Some time ago, David Cameron (at the time, Prime Minister of the UK) raised concerns over alleged human rights abuses in Sri Lanka.
It has been well documented that other countries over the years have had poor records on Human Rights, but perhaps we in the UK should look closer to home….
Diego Garcia is a tropical, footprint-shaped island located south of the equator in the central Indian Ocean.
It is part of the British Indian Ocean Territory (BIOT) and comes under a group of islands referred to as the Chagos Archipelago.
In 1971, The British Government decided to relocate all of the inhabitants (who were, incidentally British subjects who had lived on the island for generations) against their will to Mauritius so they could lease the Island to the United States to build an Army Base on.
This is in stark contrast to the British Government’s attitude to the Falkland Islands:
Inhabited by British subjects, we went to war with Argentina to protect the rights of the inhabitants to live on that particular island.
The majority of Diego Garcia’s Islander’s who haven’t died waiting to go back to their homeland currently live in squalor in Mauritius.
They have lodged appeals through the courts in the UK, and won, only to be overruled by successive British Governments using archaic secret powers you don’t get to read about in the mainstream media.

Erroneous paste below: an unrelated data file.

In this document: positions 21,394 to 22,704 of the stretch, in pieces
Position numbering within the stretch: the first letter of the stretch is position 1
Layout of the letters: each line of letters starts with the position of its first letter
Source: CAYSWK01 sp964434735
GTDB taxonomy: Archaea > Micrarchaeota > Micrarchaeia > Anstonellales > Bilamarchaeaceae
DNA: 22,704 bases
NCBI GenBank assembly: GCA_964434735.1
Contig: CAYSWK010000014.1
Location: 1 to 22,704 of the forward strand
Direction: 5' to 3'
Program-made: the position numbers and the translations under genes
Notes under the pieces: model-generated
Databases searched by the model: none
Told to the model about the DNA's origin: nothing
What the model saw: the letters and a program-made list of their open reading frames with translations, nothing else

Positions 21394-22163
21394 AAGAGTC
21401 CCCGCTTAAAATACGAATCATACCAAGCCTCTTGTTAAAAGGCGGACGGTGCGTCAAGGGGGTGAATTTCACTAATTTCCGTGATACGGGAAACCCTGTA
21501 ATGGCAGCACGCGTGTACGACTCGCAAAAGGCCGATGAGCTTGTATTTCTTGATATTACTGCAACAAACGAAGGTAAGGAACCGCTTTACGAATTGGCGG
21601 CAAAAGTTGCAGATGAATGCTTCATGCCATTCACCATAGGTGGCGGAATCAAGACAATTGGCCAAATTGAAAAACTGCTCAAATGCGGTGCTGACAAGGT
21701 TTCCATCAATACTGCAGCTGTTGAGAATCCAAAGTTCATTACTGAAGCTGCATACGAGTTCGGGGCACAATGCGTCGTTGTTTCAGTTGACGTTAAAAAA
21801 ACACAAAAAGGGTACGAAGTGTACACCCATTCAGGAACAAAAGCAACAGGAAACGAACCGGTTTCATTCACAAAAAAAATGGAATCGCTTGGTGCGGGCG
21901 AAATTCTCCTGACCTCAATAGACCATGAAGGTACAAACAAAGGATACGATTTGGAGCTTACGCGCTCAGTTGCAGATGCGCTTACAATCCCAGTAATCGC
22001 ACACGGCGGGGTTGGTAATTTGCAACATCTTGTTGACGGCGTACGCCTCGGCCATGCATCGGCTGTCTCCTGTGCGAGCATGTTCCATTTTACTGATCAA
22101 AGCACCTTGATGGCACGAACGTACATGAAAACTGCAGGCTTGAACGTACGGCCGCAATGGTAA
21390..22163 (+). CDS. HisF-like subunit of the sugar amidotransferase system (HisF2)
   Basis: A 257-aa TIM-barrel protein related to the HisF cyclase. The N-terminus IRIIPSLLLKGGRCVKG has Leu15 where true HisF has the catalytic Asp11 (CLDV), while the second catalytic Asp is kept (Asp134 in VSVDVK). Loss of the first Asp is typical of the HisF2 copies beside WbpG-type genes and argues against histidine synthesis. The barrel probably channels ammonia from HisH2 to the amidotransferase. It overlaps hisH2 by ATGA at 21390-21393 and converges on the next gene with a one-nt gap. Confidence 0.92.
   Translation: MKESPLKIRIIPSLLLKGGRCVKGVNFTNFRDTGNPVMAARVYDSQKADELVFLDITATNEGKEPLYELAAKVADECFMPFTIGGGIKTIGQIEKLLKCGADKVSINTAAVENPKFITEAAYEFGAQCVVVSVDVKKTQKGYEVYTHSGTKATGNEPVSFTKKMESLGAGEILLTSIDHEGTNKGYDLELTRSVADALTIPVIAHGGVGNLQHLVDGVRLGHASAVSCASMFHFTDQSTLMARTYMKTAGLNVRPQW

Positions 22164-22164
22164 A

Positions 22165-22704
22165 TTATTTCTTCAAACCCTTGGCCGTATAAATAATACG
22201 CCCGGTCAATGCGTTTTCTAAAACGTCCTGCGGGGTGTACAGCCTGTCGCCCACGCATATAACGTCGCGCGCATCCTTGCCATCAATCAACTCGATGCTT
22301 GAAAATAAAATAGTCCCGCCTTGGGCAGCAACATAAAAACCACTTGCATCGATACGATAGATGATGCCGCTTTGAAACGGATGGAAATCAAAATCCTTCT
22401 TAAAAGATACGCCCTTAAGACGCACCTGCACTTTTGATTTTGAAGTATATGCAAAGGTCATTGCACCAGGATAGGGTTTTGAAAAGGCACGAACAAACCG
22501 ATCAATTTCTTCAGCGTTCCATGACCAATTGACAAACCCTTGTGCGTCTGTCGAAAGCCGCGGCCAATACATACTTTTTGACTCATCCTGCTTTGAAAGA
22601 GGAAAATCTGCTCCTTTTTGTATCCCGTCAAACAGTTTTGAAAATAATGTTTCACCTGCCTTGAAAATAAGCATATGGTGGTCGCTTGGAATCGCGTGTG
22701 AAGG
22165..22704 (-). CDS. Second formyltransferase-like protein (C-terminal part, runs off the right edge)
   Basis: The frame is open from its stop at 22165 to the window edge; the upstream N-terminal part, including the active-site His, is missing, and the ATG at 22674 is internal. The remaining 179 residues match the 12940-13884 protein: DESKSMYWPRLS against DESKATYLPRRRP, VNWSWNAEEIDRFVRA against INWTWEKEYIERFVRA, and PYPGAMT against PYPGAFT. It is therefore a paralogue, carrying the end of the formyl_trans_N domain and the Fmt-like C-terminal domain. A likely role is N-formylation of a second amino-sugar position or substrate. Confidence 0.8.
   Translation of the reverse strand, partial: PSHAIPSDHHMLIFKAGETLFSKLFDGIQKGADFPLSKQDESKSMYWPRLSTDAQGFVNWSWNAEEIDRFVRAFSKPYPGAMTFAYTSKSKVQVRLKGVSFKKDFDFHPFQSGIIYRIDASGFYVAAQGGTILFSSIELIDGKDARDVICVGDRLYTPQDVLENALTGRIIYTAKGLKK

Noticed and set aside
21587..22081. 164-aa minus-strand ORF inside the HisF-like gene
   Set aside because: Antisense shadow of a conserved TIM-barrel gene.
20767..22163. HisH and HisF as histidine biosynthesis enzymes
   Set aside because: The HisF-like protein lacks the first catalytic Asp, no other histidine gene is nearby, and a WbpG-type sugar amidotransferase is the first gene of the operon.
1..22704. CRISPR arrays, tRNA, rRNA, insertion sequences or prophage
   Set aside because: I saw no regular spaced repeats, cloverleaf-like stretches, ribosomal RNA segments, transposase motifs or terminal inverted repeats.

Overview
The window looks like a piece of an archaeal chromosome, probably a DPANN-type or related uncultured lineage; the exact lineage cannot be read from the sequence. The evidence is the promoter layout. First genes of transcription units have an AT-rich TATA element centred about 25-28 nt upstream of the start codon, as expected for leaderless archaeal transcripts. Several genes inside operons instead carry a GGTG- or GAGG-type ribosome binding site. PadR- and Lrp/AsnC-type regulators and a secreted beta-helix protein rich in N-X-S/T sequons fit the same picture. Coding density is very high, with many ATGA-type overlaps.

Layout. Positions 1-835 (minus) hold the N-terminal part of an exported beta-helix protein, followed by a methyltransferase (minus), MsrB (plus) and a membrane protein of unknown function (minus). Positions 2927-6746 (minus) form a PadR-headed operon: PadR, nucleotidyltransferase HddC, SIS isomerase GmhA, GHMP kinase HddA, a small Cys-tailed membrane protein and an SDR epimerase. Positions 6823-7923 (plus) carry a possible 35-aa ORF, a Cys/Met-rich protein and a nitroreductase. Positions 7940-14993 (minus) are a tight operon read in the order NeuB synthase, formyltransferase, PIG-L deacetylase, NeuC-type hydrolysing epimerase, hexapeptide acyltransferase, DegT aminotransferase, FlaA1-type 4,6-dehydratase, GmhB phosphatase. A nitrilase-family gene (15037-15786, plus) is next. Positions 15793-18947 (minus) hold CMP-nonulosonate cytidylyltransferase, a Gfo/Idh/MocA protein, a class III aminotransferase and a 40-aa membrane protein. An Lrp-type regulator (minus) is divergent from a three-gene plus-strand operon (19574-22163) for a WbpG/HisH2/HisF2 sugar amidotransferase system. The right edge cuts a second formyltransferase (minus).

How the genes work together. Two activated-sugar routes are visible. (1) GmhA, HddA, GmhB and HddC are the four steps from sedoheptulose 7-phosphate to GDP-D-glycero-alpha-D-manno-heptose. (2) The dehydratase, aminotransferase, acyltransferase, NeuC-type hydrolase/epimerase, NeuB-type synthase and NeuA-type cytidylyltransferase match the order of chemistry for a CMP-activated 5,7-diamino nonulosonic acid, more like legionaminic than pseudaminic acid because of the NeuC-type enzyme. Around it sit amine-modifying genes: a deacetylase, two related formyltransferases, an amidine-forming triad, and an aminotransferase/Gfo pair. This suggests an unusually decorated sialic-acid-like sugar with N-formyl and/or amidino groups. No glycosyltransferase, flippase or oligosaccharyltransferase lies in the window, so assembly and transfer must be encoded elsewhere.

To add insult to injury, our government first stated the island wasn’t inhabited in the first place, declared the island a Marine Nature Reserve, and went on to say the island was not capable of supporting human life – despite the fact that there is a military base on it, complete with restaurants, shops, and army personnel.
In 2000 the British High Court granted the islanders the right to return to the Archipelago.
On 10 June 2004 the British government made two Orders in Council under the Royal Prerogative forever banning the islanders from returning home, to override the effect of the 2000 court decision.
On 11 May 2006 the British High Court ruled that the 2004 Orders-in-Council were unlawful, and consequently that the Chagossians were entitled to return to the Chagos Archipelago.
On 23 May 2007, the UK Government’s appeal against the 2006 High Court ruling was dismissed, and they took the matter to the House of Lords.
On 22 October 2008, the UK Government won on appeal, the House of Lords overturned the 2006 High Court ruling and upheld the two 2004 Orders-in-Council and with them the Government’s ban on anyone returning.
This story of Diego Garcia and the forced removal of an entire generation of people is covered in John Pilger’s excellent documentary “Stealing a nation.”
So the next time our government tries to highlight another country’s Human Rights record, remember that here in the UK, many things go unreported…
Copyright © Mark A. McPherson 2013, 2018
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